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Sep 15, 2014, 11:20:28 AM9/15/14

to ipaddr...@googlegroups.com

Hello,

Just joined here to report a bug in _count_righthand_zero_bits(number, bits).

For quick reference, here is the function

`def _count_righthand_zero_bits(number, bits):`

"""Count the number of zero bits on the right hand side.

Args:

number: an integer.

bits: maximum number of bits to count.

Returns:

The number of zero bits on the right hand side of the number.

"""

if number == 0:

return bits

for i in range(bits):

if (number >> i) % 2:

return i

In the case where all 'bits' bits are zeroes, control falls out of the for loop and no result is returned.

For example, calling _count_righthand_zero_bits(8,2) should return 2.

The simple solution here is to add 'return bits' after the for loop:

` if number == 0: return bits for i in range(bits): if (number >> i) % 2: return i`

return bits

BJ

Sep 15, 2014, 1:23:43 PM9/15/14

to BJ Premore, ipaddr...@googlegroups.com

Hey BJ, thanks for this report.

It's been a while since I've looked at this code; can you give me an

example of an address range that'll result in _count_righthand_zero_bits

being called like that?

Sep 15, 2014, 1:36:01 PM9/15/14

to Peter Moody, ipaddr...@googlegroups.com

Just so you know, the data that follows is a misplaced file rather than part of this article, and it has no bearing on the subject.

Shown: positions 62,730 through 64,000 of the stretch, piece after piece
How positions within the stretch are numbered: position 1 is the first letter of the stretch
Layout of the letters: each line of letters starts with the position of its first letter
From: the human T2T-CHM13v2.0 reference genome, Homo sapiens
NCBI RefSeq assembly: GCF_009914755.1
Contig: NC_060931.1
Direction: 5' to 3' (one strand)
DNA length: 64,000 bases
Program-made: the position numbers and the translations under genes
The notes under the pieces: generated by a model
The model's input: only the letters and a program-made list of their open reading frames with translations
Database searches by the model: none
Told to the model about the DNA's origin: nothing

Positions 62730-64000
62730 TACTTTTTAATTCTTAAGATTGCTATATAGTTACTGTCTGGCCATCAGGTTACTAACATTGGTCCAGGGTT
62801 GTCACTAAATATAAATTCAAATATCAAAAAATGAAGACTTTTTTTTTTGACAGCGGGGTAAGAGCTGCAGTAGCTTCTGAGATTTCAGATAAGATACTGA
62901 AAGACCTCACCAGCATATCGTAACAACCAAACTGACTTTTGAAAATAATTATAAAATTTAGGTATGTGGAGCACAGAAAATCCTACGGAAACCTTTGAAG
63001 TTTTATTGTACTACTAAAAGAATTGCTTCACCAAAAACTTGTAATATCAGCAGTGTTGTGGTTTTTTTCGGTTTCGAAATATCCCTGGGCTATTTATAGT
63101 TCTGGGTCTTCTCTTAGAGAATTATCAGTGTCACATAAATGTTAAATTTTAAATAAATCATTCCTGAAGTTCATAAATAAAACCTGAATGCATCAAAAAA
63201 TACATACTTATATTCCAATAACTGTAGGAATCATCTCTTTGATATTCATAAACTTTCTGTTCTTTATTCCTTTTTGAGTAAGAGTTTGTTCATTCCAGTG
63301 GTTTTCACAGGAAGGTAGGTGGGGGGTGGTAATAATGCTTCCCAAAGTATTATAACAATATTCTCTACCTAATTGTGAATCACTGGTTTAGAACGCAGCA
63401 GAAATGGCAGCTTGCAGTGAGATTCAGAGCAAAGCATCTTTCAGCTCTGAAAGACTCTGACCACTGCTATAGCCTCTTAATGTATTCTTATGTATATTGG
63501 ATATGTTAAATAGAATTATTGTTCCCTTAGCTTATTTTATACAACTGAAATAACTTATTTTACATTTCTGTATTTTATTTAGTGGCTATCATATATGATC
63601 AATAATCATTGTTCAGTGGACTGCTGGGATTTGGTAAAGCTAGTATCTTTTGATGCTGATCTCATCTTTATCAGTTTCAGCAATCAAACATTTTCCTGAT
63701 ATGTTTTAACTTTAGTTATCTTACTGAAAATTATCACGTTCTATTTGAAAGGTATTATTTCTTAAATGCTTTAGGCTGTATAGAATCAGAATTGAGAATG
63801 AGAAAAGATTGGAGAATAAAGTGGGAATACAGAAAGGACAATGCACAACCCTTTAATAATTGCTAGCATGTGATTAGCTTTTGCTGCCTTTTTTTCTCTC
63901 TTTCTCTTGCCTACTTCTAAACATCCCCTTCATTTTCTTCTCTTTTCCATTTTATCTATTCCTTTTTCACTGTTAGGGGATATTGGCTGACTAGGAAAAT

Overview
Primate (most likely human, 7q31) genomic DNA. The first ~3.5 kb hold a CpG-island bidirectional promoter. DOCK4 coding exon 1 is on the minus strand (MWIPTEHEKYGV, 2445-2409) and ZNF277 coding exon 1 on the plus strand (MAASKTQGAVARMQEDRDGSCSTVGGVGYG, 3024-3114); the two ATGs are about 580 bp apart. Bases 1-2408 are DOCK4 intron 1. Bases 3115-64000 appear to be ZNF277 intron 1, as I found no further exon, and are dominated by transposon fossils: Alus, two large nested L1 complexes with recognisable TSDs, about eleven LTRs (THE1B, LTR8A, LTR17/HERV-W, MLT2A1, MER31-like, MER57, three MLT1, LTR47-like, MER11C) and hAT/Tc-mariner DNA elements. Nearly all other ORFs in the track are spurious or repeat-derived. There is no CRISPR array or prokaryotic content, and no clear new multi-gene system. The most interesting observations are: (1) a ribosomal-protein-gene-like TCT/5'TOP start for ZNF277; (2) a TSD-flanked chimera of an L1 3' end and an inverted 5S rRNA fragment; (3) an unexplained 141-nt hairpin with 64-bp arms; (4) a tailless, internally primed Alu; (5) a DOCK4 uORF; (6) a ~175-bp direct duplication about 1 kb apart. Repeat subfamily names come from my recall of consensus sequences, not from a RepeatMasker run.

Hi Peter. Looks like _count_righthand_zero_bits is only called from

one place in the module, and from that context, it may not ever tickle

that bug, I'm not sure. I was actually calling it directly from my own

code in which I wanted to check whether a prefix had any extra bits

set (beyond the prefix length). For example:

129.170.0.0/16 is well-formed in that all bits after the first 16 are zeroes.

129.170.1.0/16 does have a bit set beyond the prefix length

A lot of prefix parsers (ipaddr.py code included) tolerate extra bits

set in this fashion. However, I needed to catch prefixes with extra

bits set, so I was taking the integer form of a prefix and checking

whether the number of righthand zero bits was less than or equal to 32

minus the prefix length.

For example, for IPAddress object p, this code performs that check:

if (_count_righthand_zero_bits(p._ip, p._max_prefixlen-p._prefixlen) <

(p._max_prefixlen-p._prefixlen)):

# do something

Hope that helps clarify,

BJ

one place in the module, and from that context, it may not ever tickle

that bug, I'm not sure. I was actually calling it directly from my own

code in which I wanted to check whether a prefix had any extra bits

set (beyond the prefix length). For example:

129.170.0.0/16 is well-formed in that all bits after the first 16 are zeroes.

129.170.1.0/16 does have a bit set beyond the prefix length

A lot of prefix parsers (ipaddr.py code included) tolerate extra bits

set in this fashion. However, I needed to catch prefixes with extra

bits set, so I was taking the integer form of a prefix and checking

whether the number of righthand zero bits was less than or equal to 32

minus the prefix length.

For example, for IPAddress object p, this code performs that check:

if (_count_righthand_zero_bits(p._ip, p._max_prefixlen-p._prefixlen) <

(p._max_prefixlen-p._prefixlen)):

# do something

Hope that helps clarify,

BJ

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